How to Receive Communion, Part 1
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Greg Goebel. First time I visited an Anglican church, I was afraid to go forward for communion for two reason. First, I had no idea how you were supposed to receive it. Dip the bread? Drink the cup? Bow, kneel, make the sign of the cross? It kinda seemed like everyone was doing something different. Second, I wasn’t sure how to receive in a spiritual sense. I wasn’t sure what they meant to be doing by celebrating communion.
If you are visiting an Anglican church for the first time, you may feel the same.
So here is what we believe is happening during communion in this post, and then in the next post, some instructions on how to receive.
We are simply doing what Jesus said to do, and trusting him to make himself present to us. “Do this in remembrance of me…” “He was known to them in the breaking of the bread.” “This is my body…This is my blood of the new covenant, shed for you.” We aren’t intending to do any more or less than obey Jesus by taking bread, blessing it, breaking it, and giving it with the blood of his new covenant.
The Anglican Articles of Religion say that “such as rightly, worthily, and with faith, receive the same, the Bread which we break is a partaking of the Body of Christ; and likewise the Cup of Blessing is a partaking of the Blood of Christ.” If you believe in Jesus Christ, and are baptized, you are partaking of Jesus at his holy table. This is taken straight from the letter of St Paul to the Corinthians:
the cup of blessing that we bless, is it not a participation in the blood of Christ? The bread that we break, is it not a participation in the body of Christ?
Participation means that we are remembering Jesus death for us as a past event, but also receiving him right now.
Why baptism first? Because Baptism is when Christ himself initiates us into the Body of Christ. It is sacrament of beginning, and communion is the sacrament of the ongoing. Again, this is straight Bible.
For in one Spirit we were all baptized into one body
Receiving with faith means that we have been baptized, that we believe in him, that we repent of our sins, and that we turn to Jesus for our salvation. It means that we believe that he will do what he promises, and that he will be present with us in the breaking of the bread. We believe in something called “the real presence of Christ” which means that we know he is present in communion, but we aren’t going to require you to speculate on exactly how he does that.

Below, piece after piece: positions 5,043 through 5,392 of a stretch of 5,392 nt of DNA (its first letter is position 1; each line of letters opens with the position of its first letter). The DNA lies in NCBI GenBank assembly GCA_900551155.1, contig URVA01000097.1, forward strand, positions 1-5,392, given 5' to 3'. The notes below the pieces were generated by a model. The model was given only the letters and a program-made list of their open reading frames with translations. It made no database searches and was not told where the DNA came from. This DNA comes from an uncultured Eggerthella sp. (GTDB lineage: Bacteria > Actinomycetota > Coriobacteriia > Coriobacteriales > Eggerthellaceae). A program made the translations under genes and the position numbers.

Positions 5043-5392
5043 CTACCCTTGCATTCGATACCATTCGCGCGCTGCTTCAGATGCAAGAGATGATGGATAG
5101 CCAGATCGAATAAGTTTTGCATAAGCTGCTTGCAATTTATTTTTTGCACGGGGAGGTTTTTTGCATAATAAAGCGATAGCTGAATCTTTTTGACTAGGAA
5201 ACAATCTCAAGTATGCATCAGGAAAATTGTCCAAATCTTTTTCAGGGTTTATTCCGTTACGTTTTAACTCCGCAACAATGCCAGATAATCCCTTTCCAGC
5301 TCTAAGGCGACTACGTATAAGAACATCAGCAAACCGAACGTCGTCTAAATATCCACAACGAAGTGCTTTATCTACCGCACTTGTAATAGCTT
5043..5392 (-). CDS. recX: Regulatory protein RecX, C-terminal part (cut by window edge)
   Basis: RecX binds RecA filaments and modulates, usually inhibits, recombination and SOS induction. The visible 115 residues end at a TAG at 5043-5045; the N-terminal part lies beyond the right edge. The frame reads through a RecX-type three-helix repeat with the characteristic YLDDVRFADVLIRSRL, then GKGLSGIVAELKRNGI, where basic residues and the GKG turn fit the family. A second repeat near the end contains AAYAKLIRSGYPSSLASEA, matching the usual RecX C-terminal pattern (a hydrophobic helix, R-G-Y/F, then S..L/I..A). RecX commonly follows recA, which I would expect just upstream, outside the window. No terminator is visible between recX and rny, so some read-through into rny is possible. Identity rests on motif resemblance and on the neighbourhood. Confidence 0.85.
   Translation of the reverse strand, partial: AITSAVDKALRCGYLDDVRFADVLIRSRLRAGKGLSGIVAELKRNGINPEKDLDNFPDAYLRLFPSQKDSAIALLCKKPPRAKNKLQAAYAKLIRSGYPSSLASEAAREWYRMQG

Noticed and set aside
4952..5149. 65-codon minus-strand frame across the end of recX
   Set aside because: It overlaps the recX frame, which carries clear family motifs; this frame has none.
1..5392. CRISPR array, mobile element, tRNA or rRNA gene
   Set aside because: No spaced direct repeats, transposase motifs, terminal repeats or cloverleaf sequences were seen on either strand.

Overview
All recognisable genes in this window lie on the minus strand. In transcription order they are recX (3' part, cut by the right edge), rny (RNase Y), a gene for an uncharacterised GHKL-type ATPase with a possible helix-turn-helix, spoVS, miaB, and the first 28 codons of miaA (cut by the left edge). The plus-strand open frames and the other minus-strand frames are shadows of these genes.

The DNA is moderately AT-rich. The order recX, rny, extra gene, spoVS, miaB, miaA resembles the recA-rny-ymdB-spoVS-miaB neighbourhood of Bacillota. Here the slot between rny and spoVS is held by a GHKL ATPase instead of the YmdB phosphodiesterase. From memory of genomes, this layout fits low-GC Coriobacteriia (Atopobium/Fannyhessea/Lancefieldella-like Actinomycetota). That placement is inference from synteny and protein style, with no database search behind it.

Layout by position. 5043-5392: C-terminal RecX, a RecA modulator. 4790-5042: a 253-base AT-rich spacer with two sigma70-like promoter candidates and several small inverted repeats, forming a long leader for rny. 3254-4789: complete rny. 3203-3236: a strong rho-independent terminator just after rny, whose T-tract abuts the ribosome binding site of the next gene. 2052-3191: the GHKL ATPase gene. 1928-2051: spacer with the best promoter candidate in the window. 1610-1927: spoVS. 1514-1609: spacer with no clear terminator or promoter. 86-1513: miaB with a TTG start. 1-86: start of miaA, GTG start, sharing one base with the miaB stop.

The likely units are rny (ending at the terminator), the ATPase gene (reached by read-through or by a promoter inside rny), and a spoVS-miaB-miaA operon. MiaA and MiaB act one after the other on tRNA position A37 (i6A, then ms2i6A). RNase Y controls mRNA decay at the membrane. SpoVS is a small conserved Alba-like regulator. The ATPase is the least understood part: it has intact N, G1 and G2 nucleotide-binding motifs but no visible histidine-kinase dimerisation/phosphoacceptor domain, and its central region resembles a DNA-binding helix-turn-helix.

Receiving with faith does not mean that you have to have a specific theology on how Christ is present through bread and wine, his body and blood. You simply believe that he is, and you are confessing that he is your Lord and Savior. For us, the communion is an “altar call.” We are being called to the altar once again, to receive Christ. Our baptism signs and seals our salvation, and our weekly communion refreshes us with signs of his presence and grace.
Anglicans also believe in warning people, and this is because of St Paul’s letters to the Corinthans. He warned them not to receive communion “in an unworthy manner.” We believe this means that we should confess our sins, and be committed to reconciliation with others, and then come to the table. It is dangerous to come to the table unless you truly believe in Jesus. This is not to say that you should spend sleepless nights examining the strength of your faith, and questioning your motives over and over. It is to say that if you have declared unbelief in Jesus, or are just receiving communion “for show” or something like that, that you should not receive. It is dangerous for your soul. If you are working through some doubts, then in fact you should come to communion as a way to strengthen your faith.
Finally, we receive by faith together. Communion is a shared, holy meal of the gathered church. Gather with God’s people, around his table, and receive the signs of his goodness and love for you and for us.
Part 2 discusses how to actually come forward and receive communion in an Anglican church. Click here to go there.
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